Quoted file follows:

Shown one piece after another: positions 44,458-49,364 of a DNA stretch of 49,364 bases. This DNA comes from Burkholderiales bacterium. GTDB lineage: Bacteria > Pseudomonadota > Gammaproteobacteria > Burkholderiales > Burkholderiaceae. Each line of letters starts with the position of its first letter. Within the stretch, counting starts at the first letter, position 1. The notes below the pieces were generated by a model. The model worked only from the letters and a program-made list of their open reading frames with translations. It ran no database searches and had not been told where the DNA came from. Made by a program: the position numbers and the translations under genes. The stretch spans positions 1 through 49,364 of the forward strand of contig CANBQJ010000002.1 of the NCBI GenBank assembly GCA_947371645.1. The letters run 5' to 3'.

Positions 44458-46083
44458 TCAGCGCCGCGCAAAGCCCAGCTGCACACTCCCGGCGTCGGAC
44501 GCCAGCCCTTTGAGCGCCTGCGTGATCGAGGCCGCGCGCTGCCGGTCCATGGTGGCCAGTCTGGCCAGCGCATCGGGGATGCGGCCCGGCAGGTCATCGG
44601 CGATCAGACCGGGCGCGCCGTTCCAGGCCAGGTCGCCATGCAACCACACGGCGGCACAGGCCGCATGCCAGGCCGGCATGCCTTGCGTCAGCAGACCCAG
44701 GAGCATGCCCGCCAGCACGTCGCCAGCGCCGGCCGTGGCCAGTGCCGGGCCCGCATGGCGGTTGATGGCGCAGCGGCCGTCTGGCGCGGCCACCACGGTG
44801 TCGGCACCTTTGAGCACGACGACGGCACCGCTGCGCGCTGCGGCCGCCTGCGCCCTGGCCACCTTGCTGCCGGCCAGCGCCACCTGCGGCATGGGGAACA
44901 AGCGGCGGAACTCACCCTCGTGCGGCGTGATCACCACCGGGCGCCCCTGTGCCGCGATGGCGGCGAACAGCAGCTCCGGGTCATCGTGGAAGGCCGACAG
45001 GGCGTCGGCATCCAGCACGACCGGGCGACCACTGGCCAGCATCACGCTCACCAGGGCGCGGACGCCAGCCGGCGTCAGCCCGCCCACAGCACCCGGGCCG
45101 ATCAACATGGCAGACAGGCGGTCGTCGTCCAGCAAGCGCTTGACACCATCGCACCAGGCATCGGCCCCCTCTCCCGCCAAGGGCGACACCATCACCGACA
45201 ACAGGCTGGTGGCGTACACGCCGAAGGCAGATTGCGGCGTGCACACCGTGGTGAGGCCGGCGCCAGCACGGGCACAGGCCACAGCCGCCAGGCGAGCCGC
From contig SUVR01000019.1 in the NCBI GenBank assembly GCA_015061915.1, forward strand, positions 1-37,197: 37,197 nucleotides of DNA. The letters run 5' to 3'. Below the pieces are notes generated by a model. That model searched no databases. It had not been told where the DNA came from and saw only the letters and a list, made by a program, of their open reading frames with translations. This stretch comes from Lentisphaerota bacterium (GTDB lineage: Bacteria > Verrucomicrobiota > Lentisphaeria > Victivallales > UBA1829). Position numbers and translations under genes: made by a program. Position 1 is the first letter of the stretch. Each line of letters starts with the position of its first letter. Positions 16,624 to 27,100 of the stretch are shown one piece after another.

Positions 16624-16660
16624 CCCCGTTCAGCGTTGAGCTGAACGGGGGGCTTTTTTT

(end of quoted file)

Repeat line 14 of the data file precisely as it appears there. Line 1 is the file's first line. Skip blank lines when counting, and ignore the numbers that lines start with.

16624 CCCCGTTCAGCGTTGAGCTGAACGGGGGGCTTTTTTT